Jennifer McMahon is one of my favorite contemporary horror authors, and her latest novel, The Invited, is one of her best. This time around McMahon inverts the traditional haunted house tale. Helen and Nate have purchased a plot of land in rural Vermont, unaware that it was so cheap because it’s believed to be haunted by the ghost of Hattie Breckenridge, who had been lynched for witchcraft.
We follow Helen and Nate as they take on the task of building the house themselves, learning as they go, and confronting numerous obstacles—from unwelcoming neighbors, gun-toting spiritualists and the precocious schoolgirl, Olive, whose story, for my money, steals the show.
The Invited is as much Olive’s story as Helen’s, and together they help each other deal with recently lost parents, the distrust of distracted male counterparts and share a love of history, justice and the otherworldly.
As the house takes shape, Helen fills it with artifacts from the many tragedies of Hattie and her extended family—and that’s when the unexpected house guests begin to arrive. Rather than buying a haunted house, they build one. But it turns out it’s not the ghosts Helen and Olive need to fear.
McMahon is a must-read author for horror fans, and The Invited is one of her finest books. I highly recommend this twisted little ghost story with a heart of gold.
I was first introduced to McMahon in 2014 with The Winter People, her first true horror novel after a string of thrillers.
It was a daring time for McMahon to make that transition. The current resurgence in horror literature (in terms of mainstream acceptance) was still a few years away, and despite the greatness of the writing, it wasn’t easy getting a book like that into people’s hands.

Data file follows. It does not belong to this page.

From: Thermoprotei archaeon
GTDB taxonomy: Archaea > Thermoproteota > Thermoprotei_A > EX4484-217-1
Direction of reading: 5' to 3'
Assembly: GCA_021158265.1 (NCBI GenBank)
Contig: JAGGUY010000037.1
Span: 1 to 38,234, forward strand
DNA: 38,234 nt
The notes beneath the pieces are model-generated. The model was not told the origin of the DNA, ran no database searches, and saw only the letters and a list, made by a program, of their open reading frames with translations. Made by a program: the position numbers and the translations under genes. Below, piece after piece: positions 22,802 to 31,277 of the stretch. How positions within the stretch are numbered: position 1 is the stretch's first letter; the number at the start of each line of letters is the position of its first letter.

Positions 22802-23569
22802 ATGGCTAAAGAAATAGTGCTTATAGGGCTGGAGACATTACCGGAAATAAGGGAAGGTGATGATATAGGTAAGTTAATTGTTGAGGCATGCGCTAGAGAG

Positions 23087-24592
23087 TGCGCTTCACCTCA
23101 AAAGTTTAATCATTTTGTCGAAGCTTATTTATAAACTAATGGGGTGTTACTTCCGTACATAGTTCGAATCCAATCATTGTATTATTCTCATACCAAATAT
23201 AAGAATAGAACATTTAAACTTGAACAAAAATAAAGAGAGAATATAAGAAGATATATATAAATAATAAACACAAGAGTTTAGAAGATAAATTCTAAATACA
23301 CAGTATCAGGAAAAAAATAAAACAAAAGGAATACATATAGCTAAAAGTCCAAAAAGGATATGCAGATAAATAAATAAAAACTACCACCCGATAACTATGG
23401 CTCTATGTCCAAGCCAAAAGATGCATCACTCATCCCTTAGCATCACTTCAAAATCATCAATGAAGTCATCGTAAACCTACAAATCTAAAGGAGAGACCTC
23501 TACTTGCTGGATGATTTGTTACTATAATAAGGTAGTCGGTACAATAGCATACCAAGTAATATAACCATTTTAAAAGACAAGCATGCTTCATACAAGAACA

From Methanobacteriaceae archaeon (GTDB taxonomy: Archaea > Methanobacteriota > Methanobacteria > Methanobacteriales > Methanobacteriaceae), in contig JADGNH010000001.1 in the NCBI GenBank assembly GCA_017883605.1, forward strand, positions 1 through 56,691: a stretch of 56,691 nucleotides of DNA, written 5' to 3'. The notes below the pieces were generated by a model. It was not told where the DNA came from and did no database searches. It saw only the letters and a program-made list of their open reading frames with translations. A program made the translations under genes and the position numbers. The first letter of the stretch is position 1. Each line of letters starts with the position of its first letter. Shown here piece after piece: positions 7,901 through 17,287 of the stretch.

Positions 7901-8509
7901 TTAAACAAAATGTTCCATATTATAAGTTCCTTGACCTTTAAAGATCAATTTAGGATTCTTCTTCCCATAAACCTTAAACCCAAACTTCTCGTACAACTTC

Case in point: Gillian Flynn.
I like to say that McMahon did a reverse Flynn. Whereas Flynn wrote two fantastic horror novels, it was a thriller/mystery novel, Gone Girl, that brought her mainstream success. This is not a knock on Gone Girl, but rather a critique of marketing. (See Paperbacks from Hell by Grady Hendrix for a deeper discussion of the shift from horror to thriller in the early 1990s.)
So what had changed? Only the design of the book cover and the book’s marketing. Unlike her titular character, Flynn’s dark subject matter hadn’t gone anywhere. But to get it into the hands of more readers, it was packaged differently than her first two books.
It’s refreshing to see Jennifer McMahon take the reverse course. Her first five novels were marketed firmly in the mystery genre, complete with nursery rhyme-ish titles (Promise Not to Tell, Don’t Breathe a Word) and cover art with imperiled girls.
However, the marketing belied the content of these wonderful novels, which were not about young girls being rescued but rather girls finding their strength and courage in terrifying circumstances. Despite the mystery packaging, these novels contained McMahon’s signature blend of spooky no matter the cover art.
It’s delightful to now see her books proudly displayed in the horror section, as I don’t think I’ll ever tire of reading New England ghost stories. Certainly not when they’re as well-written as The Invited.